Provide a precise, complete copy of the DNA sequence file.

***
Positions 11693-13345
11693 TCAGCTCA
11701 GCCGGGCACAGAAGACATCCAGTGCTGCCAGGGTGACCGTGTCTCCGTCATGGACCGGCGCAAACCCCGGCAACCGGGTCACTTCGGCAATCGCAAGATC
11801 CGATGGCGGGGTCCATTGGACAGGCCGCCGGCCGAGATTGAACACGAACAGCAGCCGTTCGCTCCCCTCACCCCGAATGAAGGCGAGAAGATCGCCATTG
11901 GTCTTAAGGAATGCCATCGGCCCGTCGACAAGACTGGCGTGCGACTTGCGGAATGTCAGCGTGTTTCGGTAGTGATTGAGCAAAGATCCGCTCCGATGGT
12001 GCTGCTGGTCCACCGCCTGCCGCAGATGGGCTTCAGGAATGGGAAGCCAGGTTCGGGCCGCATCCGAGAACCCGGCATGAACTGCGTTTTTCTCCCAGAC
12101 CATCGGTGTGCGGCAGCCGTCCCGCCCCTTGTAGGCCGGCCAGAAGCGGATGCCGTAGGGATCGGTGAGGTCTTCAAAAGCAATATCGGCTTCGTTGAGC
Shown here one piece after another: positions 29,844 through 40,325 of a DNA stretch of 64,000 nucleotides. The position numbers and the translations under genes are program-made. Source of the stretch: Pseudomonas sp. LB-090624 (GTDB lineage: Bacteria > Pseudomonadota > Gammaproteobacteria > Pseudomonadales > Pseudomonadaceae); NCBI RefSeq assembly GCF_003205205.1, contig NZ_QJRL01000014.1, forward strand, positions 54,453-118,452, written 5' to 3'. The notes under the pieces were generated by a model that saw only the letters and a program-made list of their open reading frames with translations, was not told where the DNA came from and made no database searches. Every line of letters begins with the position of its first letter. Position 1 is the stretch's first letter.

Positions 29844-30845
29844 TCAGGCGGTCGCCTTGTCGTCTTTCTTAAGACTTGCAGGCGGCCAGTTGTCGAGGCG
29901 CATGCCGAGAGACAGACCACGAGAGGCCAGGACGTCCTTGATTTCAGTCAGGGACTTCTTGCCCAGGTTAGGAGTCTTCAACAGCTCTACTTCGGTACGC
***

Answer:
Positions 11693-13345
11693 TCAGCTCA
11701 GCCGGGCACAGAAGACATCCAGTGCTGCCAGGGTGACCGTGTCTCCGTCATGGACCGGCGCAAACCCCGGCAACCGGGTCACTTCGGCAATCGCAAGATC
11801 CGATGGCGGGGTCCATTGGACAGGCCGCCGGCCGAGATTGAACACGAACAGCAGCCGTTCGCTCCCCTCACCCCGAATGAAGGCGAGAAGATCGCCATTG
11901 GTCTTAAGGAATGCCATCGGCCCGTCGACAAGACTGGCGTGCGACTTGCGGAATGTCAGCGTGTTTCGGTAGTGATTGAGCAAAGATCCGCTCCGATGGT
12001 GCTGCTGGTCCACCGCCTGCCGCAGATGGGCTTCAGGAATGGGAAGCCAGGTTCGGGCCGCATCCGAGAACCCGGCATGAACTGCGTTTTTCTCCCAGAC
12101 CATCGGTGTGCGGCAGCCGTCCCGCCCCTTGTAGGCCGGCCAGAAGCGGATGCCGTAGGGATCGGTGAGGTCTTCAAAAGCAATATCGGCTTCGTTGAGC
Shown here one piece after another: positions 29,844 through 40,325 of a DNA stretch of 64,000 nucleotides. The position numbers and the translations under genes are program-made. Source of the stretch: Pseudomonas sp. LB-090624 (GTDB lineage: Bacteria > Pseudomonadota > Gammaproteobacteria > Pseudomonadales > Pseudomonadaceae); NCBI RefSeq assembly GCF_003205205.1, contig NZ_QJRL01000014.1, forward strand, positions 54,453-118,452, written 5' to 3'. The notes under the pieces were generated by a model that saw only the letters and a program-made list of their open reading frames with translations, was not told where the DNA came from and made no database searches. Every line of letters begins with the position of its first letter. Position 1 is the stretch's first letter.

Positions 29844-30845
29844 TCAGGCGGTCGCCTTGTCGTCTTTCTTAAGACTTGCAGGCGGCCAGTTGTCGAGGCG
29901 CATGCCGAGAGACAGACCACGAGAGGCCAGGACGTCCTTGATTTCAGTCAGGGACTTCTTGCCCAGGTTAGGAGTCTTCAACAGCTCTACTTCGGTACGC